Business & Real Estate

Grocery union says it has new contract with Raley’s

A Raley’s worker pickets the Folsom Boulevard store in November 2012. There will be no repeat of the strike this year as a tentative labor agreement has been reached.
A Raley’s worker pickets the Folsom Boulevard store in November 2012. There will be no repeat of the strike this year as a tentative labor agreement has been reached. pkitagaki@sacbee.com

The union representing thousands of Raley’s workers said Saturday it has reached a tentative contract with the West Sacramento grocery chain, avoiding a repeat of the strike of three years ago.

The United Food and Commercial Workers Local 8-Golden State, based in Roseville and representing workers in much of the Central Valley, announced on its website that it has a new four-year contract with Raley’s and its Bel-Air and Nob Hill subsidiaries.

“This four-year agreement is a big win for our members, with many key improvements,” the union said.

The union didn’t release any details but said the full agreement will be mailed soon to members for ratification.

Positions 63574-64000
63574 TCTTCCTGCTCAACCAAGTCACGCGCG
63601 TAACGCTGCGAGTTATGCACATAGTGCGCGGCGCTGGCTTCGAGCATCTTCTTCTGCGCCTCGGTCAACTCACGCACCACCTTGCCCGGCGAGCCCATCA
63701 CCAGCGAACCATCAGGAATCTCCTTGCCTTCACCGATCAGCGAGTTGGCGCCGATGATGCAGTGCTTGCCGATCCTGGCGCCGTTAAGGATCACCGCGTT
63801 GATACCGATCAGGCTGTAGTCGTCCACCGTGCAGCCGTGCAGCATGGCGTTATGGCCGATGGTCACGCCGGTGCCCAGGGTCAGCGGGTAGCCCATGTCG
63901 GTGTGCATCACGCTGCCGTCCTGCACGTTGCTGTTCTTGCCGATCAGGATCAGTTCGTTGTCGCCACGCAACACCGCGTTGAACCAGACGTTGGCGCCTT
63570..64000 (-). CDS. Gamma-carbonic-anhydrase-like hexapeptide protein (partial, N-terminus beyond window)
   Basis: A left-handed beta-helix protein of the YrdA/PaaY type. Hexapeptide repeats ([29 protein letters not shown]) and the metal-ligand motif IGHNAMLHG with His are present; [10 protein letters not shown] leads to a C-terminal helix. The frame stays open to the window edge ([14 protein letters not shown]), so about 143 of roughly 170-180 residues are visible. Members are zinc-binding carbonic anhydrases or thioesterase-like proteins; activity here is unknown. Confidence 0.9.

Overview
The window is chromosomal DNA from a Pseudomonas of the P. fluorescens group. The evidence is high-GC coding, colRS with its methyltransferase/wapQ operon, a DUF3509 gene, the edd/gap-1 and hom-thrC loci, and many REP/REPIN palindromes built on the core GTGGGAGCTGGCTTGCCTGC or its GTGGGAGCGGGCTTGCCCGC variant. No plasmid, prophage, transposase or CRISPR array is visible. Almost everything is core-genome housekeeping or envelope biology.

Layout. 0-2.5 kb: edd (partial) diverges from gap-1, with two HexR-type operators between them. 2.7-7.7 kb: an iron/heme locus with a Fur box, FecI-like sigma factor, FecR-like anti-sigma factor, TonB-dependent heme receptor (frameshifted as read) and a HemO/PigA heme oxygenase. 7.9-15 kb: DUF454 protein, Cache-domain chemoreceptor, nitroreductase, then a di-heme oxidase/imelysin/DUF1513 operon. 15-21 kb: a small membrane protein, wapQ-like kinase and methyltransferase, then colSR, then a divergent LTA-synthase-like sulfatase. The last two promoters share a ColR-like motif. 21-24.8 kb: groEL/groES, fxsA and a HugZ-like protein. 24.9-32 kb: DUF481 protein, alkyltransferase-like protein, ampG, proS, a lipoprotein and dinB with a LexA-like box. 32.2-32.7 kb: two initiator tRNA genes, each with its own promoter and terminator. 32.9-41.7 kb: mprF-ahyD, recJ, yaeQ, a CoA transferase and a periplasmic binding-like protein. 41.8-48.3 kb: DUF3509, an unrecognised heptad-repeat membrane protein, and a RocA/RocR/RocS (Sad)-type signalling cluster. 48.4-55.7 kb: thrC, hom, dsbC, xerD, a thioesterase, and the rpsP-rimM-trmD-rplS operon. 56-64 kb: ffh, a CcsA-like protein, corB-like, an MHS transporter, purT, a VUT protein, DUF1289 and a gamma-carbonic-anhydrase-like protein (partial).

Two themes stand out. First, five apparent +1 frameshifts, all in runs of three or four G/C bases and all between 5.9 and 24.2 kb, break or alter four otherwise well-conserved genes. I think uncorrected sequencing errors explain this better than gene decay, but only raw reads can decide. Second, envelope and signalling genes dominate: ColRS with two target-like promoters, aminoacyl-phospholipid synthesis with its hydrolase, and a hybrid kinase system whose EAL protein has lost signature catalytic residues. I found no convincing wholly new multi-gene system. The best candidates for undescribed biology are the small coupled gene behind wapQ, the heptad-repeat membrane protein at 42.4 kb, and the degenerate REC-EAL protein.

Officials with Raley’s couldn’t be reached for comment.

With the deal in place, labor peace has taken hold in much of the often-contentious Northern California grocery industry. Save Mart Supermarkets of Modesto reached a deal with the UFCW a year ago, and Safeway made a deal a month ago with Local 8. Raley’s Nob Hill supermarkets reached agreement with UFCW Local 5, which covers much of the Bay Area, last spring.

However, Safeway is still in negotiations with Local 5, according to the union.

As low-cost, nonunion grocers such as Wal-Mart have made major inroads in the region, the unionized supermarket chains have looked to their workers for wage and benefit concessions in order to reduce operating expenses.

The situation reached a boiling point in November 2012, when Raley’s employees went on strike for the first time. The strike ended after 10 days with a deal that included some wage and benefit concessions but kept the company’s generous insurance package mostly intact.

Since then, industry analysts say the union grocery chains have been mostly able to stabilize their businesses. That’s reduced some of the friction with labor.

Dale Kasler: 916-321-1066, @dakasler

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